25 SEPTEMBER 1942, Page 12


Sta,—May I be permitted to strongly express the view that your note in last week's issue on the Trade Disputes Act was a departure from the refreshingly well-balanced comments on current events which we usually associate with this instructive feature? I fail to see how reason- able objection can be taken to the Prime Minister's request to the Trades Union Congress for them not to press for the repeal or amend- ment of the above Act while we are in the middle of a war; and in my submission all attempts at political opportunism in these critical days are worthy of severest censure.

I hesitate to be positive after so long an interval, but as an old reader of The Spectator I seem to recollect that at the time the Act was passed it met with your full approval, and was not then regarded as an " act of vengeance" by the Conservative Party. It was indeed an " act of ven- geance " only in the same sense that Justice must ever be the instrument of vengeance when crime has been committed—and do you mean to imPlY that the General Strike was not a crime against the nation?

To raise this issue in the midst of war is certainly to " strain national unity to the utmost " ! What does the Act do but guarantee that never again shall the Trade Unions abuse their powers by holding up the nation to ransom without definitely defying the law and rendering them- selves liable to appropriate penalties? What is behind this somewhat indecent haste to be rid of these inhibitions? I have seen no suggestion that they propose any alternative guarantees that it shall not happen again. It may be readily conceded that the Trade Unions have rendered immense services to the nation in this its hour of need, and have given substantial proofs of their innate patriotism; but it should also be borne in mind that, unlike some other sections of the community who have made comparable sacrifices, they have received rather more than a quid pro quo for their services.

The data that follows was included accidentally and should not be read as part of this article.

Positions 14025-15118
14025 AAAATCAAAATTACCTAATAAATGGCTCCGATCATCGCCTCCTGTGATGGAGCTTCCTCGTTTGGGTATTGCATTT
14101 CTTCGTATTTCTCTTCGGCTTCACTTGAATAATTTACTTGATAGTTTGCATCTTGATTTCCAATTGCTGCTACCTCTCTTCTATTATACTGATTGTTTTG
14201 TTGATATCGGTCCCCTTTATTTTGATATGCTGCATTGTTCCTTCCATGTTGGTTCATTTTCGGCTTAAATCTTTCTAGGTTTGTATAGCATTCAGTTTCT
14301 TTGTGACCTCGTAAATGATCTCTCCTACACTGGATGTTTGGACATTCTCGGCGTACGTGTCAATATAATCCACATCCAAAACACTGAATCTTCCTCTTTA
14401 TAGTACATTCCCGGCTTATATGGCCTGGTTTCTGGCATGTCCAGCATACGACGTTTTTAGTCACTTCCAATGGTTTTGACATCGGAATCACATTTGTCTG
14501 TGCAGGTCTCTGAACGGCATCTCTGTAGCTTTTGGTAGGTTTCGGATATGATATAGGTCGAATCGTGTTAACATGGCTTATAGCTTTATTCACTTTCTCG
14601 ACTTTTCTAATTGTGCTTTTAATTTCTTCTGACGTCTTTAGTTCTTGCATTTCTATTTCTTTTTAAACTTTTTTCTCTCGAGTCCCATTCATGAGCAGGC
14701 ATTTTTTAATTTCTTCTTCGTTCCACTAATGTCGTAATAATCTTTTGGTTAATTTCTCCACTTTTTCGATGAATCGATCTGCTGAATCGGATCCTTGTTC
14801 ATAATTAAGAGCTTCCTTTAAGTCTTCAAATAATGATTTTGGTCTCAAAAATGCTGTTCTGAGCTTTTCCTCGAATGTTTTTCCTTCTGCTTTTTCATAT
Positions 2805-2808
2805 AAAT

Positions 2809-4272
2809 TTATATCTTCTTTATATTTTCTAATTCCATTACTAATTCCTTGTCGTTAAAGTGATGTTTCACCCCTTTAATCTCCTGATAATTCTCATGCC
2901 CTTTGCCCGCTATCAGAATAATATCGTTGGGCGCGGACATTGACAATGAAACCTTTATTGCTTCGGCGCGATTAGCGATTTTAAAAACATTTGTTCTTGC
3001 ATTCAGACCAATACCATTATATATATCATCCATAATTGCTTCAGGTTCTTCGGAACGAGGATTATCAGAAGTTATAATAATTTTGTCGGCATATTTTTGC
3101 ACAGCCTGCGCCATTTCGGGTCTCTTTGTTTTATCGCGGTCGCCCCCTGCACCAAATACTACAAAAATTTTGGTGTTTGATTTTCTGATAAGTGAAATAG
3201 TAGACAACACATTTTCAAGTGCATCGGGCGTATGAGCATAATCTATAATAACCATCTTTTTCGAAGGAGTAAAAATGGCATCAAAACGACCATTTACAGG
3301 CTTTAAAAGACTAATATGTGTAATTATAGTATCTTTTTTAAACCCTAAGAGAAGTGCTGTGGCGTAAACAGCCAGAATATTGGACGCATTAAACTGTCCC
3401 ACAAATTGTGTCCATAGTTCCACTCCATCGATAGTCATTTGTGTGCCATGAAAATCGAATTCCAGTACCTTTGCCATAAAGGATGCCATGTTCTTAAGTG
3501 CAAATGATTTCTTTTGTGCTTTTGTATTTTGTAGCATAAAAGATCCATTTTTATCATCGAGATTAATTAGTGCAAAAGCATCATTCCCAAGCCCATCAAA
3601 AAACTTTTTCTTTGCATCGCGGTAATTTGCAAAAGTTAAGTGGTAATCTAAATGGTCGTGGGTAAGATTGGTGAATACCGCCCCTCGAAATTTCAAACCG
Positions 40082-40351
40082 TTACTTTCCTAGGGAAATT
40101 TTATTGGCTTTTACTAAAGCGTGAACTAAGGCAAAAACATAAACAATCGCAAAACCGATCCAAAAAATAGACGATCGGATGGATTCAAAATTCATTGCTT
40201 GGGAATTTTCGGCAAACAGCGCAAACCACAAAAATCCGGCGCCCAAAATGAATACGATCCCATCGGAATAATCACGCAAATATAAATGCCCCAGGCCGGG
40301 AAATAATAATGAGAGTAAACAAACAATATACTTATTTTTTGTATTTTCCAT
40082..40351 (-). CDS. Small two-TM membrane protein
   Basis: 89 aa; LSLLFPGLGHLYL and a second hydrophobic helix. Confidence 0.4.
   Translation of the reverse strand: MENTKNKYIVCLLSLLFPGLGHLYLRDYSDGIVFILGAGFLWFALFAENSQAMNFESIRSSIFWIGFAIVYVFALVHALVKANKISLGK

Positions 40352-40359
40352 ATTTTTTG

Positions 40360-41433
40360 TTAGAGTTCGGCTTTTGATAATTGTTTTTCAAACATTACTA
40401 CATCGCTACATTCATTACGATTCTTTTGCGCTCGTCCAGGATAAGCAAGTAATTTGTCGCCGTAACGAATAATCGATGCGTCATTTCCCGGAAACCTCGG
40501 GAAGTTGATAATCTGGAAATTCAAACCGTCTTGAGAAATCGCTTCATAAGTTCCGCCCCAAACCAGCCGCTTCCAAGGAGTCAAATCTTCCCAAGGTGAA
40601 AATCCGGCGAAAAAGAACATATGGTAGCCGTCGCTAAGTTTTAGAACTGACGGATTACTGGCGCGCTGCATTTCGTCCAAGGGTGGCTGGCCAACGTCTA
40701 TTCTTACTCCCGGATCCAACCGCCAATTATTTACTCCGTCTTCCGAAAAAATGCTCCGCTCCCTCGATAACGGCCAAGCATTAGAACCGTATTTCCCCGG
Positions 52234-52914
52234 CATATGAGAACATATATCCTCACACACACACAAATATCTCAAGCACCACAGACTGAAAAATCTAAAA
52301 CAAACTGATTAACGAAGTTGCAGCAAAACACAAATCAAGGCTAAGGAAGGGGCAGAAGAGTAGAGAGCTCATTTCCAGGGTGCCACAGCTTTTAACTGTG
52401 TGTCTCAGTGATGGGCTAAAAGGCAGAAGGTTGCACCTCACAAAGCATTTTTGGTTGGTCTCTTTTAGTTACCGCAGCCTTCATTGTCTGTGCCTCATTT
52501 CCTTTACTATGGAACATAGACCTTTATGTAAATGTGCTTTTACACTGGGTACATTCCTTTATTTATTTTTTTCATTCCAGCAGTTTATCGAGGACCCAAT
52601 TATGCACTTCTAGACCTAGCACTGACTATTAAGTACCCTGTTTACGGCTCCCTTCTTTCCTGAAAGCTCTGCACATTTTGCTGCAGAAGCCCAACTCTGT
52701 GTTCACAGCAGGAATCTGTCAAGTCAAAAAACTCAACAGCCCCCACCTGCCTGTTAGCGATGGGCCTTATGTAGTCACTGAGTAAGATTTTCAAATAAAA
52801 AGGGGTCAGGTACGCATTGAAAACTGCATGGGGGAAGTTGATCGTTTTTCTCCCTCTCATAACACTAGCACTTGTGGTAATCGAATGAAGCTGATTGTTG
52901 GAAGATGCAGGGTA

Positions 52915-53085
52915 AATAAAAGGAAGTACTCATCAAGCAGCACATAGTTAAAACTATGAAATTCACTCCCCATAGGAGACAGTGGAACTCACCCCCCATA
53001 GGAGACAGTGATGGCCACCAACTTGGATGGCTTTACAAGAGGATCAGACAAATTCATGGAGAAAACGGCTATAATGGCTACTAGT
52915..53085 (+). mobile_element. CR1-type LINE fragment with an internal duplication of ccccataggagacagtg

As you justly observe, they have demonstrated the welcome fact that they are a necessary parmcr in industry, and no one but a fool would deny their value when it comes to the settlement of industrial problems. That is their legitimate function. But it remains true that that value 15

prejudiced by the fact that in disregard of the warnings of pioneer Trade Unionists they have chosen to become identified with one political party in the State. It may indeed be truthfully said that they have control of that party, and would even go to the length of conscripting its mem- bership by forcing a political levy upon all those industrialists who come under their own control. The " block vote " of the Trade Unionists com- pletely swamps the votes of the other groups within the Labour Party, and it needs but the cold douche of common sense to see that this impatience to rid themselves of a legislative measure which is obnoxious to them is motivated solely by political considerations. In fact, the Act as it stands in no way interferes with those legitimate functions which secure to them complete parity in negotiable value in industrial disputes, and in the wise administration of the workers' interests in regard to

wages, hours and health.—Yours faithfully, REGINALD L. SWABY. 7 Huddlestane Road, Willesden Green, N.W. 2.